First the reason why these SVG files didn’t work properly. The design was interpreted incorrectly and the Fill part of the design imported in black. This may be caused by the software that the file was created in, by the designer’s choice of colors, or whether they used a Mac or a PC. Whatever the reason, it may be confusing when you first encounter it.
You will often find in this instance.. that the stroke (line) of the file is transparent and not visible. See the picture below.
NOTE: Remember that files consist of code that computers read or interpret. There are many types of code, similar to how we have many different languages. They don’t always understand each other. (sorry, a bit of tech talk)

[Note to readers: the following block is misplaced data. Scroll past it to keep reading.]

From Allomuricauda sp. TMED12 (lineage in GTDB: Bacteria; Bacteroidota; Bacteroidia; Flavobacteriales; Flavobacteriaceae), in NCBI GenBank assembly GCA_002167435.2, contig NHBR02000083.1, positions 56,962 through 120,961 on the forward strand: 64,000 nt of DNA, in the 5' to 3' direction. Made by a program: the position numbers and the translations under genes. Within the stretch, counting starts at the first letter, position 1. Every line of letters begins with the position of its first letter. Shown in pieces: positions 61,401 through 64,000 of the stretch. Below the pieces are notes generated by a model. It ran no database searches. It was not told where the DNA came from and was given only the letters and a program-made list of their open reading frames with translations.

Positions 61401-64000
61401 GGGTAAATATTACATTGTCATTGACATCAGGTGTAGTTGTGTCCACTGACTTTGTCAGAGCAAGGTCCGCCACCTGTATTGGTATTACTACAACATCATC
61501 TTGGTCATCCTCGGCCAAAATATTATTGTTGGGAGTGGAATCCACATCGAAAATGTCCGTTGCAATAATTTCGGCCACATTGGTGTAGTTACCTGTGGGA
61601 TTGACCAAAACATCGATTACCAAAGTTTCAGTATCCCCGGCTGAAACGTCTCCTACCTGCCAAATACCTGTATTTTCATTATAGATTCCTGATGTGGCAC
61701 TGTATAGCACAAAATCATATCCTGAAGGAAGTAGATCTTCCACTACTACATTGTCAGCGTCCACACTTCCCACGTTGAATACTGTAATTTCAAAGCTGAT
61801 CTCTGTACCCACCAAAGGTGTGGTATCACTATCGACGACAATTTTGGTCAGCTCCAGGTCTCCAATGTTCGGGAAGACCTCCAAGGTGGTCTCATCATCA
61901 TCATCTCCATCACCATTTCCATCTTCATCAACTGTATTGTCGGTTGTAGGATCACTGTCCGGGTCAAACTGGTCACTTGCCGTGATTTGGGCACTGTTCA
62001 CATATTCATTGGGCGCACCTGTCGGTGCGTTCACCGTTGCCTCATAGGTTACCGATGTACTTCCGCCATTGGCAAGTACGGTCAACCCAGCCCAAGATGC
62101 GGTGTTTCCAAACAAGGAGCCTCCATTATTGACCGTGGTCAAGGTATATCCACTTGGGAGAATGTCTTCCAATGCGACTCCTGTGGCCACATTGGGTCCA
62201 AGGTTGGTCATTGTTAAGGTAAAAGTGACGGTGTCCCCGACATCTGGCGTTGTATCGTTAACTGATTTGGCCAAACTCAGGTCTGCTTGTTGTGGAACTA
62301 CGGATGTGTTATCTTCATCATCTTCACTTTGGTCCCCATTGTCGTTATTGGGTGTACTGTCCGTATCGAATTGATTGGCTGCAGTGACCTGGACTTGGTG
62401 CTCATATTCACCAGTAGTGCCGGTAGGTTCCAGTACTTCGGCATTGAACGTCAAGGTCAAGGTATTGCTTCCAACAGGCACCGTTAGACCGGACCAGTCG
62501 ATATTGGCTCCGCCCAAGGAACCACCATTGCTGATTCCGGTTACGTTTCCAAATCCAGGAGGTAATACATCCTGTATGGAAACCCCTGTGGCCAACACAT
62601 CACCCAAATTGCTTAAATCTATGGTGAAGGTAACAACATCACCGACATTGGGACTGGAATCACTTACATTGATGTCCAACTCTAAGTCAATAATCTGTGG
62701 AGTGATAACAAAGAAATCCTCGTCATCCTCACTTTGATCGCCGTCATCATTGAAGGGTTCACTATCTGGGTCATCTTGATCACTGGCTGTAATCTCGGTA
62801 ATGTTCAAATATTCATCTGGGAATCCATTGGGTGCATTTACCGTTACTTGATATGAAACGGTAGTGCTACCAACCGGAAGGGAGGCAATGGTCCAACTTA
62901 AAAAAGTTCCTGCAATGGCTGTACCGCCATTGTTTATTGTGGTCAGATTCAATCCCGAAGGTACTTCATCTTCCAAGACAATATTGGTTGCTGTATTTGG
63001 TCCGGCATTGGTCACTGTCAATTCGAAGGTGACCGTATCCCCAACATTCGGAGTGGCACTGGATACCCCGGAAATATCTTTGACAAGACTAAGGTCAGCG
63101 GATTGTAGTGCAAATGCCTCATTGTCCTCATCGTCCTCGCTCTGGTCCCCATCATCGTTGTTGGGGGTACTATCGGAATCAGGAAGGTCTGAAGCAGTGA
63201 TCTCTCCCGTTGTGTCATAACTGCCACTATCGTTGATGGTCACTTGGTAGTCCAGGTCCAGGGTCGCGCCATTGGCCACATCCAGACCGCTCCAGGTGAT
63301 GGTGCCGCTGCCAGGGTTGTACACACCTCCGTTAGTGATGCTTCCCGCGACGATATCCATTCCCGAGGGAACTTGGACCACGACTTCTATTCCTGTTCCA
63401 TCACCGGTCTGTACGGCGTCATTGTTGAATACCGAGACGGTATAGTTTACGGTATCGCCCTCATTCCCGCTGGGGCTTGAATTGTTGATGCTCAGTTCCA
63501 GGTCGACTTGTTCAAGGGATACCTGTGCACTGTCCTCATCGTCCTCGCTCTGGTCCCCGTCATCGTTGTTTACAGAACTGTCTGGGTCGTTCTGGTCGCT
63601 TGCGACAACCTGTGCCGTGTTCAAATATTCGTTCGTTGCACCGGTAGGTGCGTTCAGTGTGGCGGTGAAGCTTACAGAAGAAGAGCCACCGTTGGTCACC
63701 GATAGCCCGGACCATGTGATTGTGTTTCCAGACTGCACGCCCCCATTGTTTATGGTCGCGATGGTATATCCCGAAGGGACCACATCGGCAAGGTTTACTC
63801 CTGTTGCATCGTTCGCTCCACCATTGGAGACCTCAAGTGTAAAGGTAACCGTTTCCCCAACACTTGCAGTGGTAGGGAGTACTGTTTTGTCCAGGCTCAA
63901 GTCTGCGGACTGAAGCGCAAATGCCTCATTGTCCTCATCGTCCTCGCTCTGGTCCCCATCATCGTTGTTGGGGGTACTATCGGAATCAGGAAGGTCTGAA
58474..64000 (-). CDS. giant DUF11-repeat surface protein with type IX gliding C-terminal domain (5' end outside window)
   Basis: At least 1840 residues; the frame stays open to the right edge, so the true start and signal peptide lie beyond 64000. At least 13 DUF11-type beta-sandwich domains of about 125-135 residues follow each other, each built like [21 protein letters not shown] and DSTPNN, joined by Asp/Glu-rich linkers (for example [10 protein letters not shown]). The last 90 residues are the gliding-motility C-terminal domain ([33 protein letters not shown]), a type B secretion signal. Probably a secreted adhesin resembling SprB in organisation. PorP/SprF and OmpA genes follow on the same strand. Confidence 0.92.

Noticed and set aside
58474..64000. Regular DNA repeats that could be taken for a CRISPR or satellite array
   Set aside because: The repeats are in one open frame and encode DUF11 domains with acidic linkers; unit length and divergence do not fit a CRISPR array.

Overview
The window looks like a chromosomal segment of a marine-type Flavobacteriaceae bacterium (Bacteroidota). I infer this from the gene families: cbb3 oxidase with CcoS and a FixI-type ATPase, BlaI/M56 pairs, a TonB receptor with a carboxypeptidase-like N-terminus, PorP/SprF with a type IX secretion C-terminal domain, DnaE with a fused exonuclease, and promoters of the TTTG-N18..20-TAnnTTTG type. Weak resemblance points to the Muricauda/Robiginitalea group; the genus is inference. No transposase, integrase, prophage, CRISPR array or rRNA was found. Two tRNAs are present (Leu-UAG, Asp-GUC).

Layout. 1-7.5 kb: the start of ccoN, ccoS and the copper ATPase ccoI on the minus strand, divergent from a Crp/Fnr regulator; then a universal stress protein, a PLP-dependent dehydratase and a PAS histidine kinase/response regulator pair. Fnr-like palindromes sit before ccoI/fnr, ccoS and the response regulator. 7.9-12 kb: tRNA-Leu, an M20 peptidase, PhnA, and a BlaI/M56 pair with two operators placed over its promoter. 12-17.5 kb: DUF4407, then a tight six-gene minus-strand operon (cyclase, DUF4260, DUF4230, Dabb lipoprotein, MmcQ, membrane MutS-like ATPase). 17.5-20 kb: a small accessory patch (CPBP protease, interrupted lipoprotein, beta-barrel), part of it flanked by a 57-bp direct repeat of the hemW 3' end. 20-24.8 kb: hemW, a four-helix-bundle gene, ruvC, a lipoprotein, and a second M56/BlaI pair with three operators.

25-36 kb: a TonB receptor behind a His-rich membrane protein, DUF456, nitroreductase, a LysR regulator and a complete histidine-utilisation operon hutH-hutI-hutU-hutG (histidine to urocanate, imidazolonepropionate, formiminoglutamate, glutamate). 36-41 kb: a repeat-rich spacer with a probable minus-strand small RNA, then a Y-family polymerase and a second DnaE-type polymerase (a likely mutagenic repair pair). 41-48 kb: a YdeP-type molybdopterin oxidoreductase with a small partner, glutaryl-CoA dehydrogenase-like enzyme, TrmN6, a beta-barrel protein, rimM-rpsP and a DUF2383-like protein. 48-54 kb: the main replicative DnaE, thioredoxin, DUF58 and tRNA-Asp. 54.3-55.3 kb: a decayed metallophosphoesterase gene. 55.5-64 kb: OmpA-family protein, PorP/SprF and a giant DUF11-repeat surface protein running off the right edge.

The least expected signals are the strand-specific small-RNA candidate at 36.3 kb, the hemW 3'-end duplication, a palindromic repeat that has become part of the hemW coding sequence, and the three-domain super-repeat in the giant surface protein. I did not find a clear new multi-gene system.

The easy fix
For these SVG files that don’t work, the fix is simply to go into the Edit panel and change the Fill color to either a diferent color OR to transparent and the Stroke or Line to black. Voila!
In most cases this works a treat.
Video demonstrating how to fix the SVG
The below video demonstrates how to create this Gnome file similar to the one pictured above. It shows the steps to change the Fill and the Stroke colors.
NOTE: The site where the file was sourced from is no longer available as Maggie, the designer was presented with a new opportunity and her website diverts to another website.
You will find the full HTV (Heat Transfer Vinyl) tutorial here.
What if the above solution doesn’t work
OK, in most instances importing the file and altering the colors of the Fill and Stroke works. The other design I used as an example wasn’t quite as simple to repair.